The recent discussions about the working of the British Academy raise an issue that many would wish to see addressed. In these days of growing transparency and accountability, it would certainly be helpful for those with an interest in the successful future of such an important body to know how the system ensures that all those with a prima facie case for membership are properly considered.
The academy's prestige could only be enhanced if it were explained to outsiders how inappropriate personal considerations are convincingly eliminated from the selection process and how highly specialised subjects are fairly represented and research in them expertly evaluated.
Perhaps some indication could be given of the procedures that exist for assessing whether one scholar's publication of a single monograph is more significant than another's ten volumes, and for overall external monitoring.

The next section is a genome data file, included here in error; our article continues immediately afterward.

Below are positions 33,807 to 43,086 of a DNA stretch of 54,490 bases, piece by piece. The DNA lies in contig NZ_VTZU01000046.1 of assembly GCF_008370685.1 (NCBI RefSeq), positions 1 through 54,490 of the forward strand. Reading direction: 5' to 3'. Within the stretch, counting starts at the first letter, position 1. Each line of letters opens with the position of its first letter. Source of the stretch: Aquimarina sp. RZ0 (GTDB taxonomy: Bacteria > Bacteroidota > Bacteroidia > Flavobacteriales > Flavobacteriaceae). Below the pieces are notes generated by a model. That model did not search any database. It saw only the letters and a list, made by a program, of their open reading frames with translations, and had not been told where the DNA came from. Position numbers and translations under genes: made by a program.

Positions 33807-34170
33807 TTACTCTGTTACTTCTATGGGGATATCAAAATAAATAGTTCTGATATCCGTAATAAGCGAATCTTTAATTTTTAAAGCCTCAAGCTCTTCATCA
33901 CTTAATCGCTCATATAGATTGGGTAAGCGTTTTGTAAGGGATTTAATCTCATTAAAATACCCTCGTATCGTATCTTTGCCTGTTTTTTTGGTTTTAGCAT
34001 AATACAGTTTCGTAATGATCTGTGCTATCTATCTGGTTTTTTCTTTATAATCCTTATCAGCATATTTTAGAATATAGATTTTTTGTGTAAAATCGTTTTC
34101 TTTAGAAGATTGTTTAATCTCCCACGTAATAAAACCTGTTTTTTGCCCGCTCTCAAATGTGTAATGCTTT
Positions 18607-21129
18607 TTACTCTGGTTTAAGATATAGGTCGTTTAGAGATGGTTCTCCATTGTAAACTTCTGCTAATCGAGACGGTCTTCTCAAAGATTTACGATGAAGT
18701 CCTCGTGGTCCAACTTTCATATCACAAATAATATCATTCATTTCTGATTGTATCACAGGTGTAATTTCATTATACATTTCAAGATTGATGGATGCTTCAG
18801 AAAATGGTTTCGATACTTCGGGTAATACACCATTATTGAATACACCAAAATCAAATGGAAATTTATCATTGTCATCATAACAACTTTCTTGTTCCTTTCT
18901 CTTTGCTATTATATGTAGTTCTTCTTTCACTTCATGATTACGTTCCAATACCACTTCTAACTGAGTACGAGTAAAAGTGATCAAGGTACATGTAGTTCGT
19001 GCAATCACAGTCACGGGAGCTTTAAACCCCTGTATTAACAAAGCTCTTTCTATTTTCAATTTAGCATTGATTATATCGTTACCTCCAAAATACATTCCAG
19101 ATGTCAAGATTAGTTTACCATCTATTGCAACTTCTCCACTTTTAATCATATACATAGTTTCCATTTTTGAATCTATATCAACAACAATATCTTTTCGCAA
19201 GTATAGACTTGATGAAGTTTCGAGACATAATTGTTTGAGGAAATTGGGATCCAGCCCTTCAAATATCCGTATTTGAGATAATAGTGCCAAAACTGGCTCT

These and similar questions do not appear to be satisfactorily answered in the BA's publications, nor on its website. No doubt its secretary will take steps to promote this debate and to enlighten those who pay the taxes that rightly and properly fund such institutions.
Stefan C. Reif
Professor and fellow of St John's College, Cambridge